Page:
What’s happening

One of the many things currently going on in my woodshop is a search for a new drill press to replace my current one. The one in use now is in very good condition, but there are several shortcomings that I would like to eliminate. One is a very limited quill travel (commonly referred to as stroke) of only 31/8″. This becomes a problem when you go from a short drill, such as a center drill to a larger drill bit. If the longer drill is more than 3 1/8″ longer than the center drill then you have to move the table down. Not a big problem unless you are using a fixture to locate your workpiece. In that case if you move the machine table you loose your location. I use fixtures to locate both knobs and totes for drilling. Thus for me the short quill travel is a serious handicap.

The other main problem is that of quill side play. With the quill extended to it’s full travel you can move it side to side more than 0.04″, that is 3/64″. This seriously affects accuracy.

So far I have eliminated all but two drill presses.

The General model 75-20

The General model 75-20

From the specs this is a very good machine, but I have to see one in person to assess the quill side play. You can read more about this machine here.

The Delta 18-900L drillpress

The Delta 18-900L drillpress

The second machine under consideration is the Delta model 18-900L. Again I have to see this machine in the flesh to check the quill side play. You can read more about this machine here.

Millers Falls #26 hack saw.

Millers Falls #26 hack saw

I’m working on a restoration of the Millers Falls #26 straight handled hack saw. I prefer the strait handle to the modern pistol grip style. The line of thrust is inline with the blade.

The MF#26 disassembled.

The MF#26 disassembled.

Here you see the hacksaw parts awaiting de-rusting and polishing. I will make a new handle. I think apple will be the choice here. I have some that a friend gave me some time ago. In fact I posted an article about this apple on May 12, 2012. It is dry enough to use for tool handles now.

Chisels for restoration.

Chisels for restoration.

Also in process are four chisels for cleanup and re-handling. The upper one has been cleaned up. The wood of choice for these handles is hickory in a traditional style.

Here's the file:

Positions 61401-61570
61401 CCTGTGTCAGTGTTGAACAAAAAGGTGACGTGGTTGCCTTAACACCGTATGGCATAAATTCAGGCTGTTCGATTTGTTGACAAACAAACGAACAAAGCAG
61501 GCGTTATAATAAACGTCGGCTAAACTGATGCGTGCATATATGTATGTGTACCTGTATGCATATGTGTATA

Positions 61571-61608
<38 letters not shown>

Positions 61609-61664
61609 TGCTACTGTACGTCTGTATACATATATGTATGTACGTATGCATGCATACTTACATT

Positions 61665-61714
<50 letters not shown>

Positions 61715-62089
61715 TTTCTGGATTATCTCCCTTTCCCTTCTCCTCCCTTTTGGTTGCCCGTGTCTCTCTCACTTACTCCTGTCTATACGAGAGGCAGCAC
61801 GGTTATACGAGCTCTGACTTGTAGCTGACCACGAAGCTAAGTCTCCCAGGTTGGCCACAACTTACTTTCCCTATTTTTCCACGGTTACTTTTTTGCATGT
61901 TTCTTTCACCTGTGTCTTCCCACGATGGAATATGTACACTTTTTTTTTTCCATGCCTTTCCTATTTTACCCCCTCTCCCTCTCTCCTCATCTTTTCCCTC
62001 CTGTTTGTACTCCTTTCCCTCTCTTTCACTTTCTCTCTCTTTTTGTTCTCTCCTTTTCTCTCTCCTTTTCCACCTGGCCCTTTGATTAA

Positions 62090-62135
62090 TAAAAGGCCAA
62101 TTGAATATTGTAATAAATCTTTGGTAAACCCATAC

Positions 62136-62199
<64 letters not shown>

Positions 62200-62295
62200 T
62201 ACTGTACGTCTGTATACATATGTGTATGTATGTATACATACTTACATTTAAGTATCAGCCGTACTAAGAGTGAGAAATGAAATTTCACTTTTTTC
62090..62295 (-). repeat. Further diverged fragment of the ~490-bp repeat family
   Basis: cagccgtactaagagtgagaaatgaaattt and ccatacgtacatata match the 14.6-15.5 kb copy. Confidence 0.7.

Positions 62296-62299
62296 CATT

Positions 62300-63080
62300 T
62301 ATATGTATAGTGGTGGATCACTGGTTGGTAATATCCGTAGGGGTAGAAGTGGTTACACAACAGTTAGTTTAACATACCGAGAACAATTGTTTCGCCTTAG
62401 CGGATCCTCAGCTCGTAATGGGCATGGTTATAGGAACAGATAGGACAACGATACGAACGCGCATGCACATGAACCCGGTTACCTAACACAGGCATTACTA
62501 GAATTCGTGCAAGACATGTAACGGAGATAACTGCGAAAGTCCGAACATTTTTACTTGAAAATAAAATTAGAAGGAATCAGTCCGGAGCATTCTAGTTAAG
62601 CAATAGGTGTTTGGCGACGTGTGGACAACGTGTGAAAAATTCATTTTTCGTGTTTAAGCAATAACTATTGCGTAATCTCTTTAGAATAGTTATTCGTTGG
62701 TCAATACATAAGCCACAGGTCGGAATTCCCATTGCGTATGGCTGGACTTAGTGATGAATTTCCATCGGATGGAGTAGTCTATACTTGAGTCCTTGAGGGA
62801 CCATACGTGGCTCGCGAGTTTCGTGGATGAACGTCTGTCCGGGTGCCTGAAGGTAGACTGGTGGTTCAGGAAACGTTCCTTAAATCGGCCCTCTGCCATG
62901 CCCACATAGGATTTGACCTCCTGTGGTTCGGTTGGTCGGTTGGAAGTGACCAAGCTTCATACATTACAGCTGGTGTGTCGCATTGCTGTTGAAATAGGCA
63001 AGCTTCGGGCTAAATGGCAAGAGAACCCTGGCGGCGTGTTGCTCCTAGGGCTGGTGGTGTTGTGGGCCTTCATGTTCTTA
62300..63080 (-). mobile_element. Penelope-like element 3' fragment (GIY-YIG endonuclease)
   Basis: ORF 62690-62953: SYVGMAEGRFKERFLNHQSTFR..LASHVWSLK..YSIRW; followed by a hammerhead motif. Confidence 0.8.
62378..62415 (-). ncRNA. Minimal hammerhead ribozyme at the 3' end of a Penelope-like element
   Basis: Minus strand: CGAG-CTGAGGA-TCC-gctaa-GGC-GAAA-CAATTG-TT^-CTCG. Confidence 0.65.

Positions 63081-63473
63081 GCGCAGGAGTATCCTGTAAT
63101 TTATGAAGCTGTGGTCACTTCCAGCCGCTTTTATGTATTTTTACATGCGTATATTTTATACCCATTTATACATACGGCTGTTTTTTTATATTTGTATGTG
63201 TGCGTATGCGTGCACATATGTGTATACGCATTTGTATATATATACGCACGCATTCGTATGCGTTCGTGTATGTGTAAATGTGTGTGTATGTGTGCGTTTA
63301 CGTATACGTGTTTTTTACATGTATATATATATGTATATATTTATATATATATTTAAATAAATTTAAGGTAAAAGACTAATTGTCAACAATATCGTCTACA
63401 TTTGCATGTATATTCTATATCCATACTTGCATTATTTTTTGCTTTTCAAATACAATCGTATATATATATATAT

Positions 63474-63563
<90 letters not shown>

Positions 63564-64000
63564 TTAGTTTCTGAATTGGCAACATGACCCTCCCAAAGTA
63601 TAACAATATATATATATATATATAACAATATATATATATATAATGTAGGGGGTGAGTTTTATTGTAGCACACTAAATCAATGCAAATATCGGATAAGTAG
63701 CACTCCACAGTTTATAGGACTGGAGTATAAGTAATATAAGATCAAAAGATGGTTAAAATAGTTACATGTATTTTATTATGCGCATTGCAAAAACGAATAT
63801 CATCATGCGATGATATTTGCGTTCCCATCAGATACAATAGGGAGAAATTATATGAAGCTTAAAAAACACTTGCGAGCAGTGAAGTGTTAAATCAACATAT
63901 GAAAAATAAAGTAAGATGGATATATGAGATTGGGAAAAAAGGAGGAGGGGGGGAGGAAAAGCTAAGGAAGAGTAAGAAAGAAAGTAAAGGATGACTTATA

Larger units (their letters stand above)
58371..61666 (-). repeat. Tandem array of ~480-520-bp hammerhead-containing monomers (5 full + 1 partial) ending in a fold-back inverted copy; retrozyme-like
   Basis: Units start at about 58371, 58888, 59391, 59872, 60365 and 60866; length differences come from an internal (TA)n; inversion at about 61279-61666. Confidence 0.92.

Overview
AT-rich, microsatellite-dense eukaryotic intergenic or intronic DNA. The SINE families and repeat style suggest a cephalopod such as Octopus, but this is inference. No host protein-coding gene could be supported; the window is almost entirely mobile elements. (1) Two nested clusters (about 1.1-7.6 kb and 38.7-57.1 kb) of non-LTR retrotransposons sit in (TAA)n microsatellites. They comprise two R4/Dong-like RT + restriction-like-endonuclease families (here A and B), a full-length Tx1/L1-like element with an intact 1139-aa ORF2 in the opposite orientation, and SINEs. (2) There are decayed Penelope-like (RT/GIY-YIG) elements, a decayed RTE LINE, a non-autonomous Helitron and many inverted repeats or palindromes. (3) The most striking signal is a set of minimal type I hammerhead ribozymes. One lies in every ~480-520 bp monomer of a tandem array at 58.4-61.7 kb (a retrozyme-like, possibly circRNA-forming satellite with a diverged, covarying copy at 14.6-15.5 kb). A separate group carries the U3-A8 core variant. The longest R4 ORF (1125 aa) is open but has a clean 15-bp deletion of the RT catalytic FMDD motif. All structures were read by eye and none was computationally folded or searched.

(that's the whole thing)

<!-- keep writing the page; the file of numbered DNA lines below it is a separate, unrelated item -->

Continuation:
I will put up pictures of the finished tools when done. As for the drill press selection, well, I’ll keep you informed. Both of these machines are pricey for a machine that only drills holes.

As always, thanks for stopping by and please feel free to leave a comment.




Professional furniture maker and restorer. Dealer and collector of vintage and antique woodworking tools.
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5 Responses to What’s happening

  1. John says:

    I’ve read several old reviews of various drill presses and the limited quill travel is always mentioned. As I recall, few have more than a 4″ stroke. Your point about the side play is well-taken, too. Never thought about it before but it makes perfect sense.

    • The stroke length is important when you are using multiple tools for a hole. Such as a center drill, a jobbers length drill and a countersink. The center drill and the countersink are short and the jobbers length drill is 4″ long. You can’t move the table if your workpiece is clamped as mine usually are when using a fixture. This can be a problem with a short stroke. Most drill presses have a 4″+ stroke, but mine is only 3 1/8″ and has caused me problems many times.

      Quill side play is a much bigger problem than spindle runout. Most drilling tools are somewhat self centering, so runout of .005″ inches or so is not a problem. But, 3/64″ of quill side play is a big problem when trying to locate holes precisely.

  2. John says:

    3/64″ is nearly 0.05″ – that seems like a large amount of runout for a precision machine. Could it be that, e.g., the bearings are worn? Or maybe I misunderstand what quill side play is – how is it different from spindle runout, please?

    • The spindle runs in bearings in the quill. The quill is the part that goes up and down by turning the wheel. The side play is causing problems when I locate a fixture concentric with the spindle, as when drilling knob blanks.

      If this is still unclear please ask questions. Thanks. Bill

  3. Rob Porcaro says:

    Hi Bill,

    Have you checked out the Steel City drill press? It has a split head casting that can be adjusted initially and later to eliminate quill play. Steel City is the only manufacturer I know of that still has this feature in reasonably-priced models. 6″ stroke. About $850. Here’s a link:


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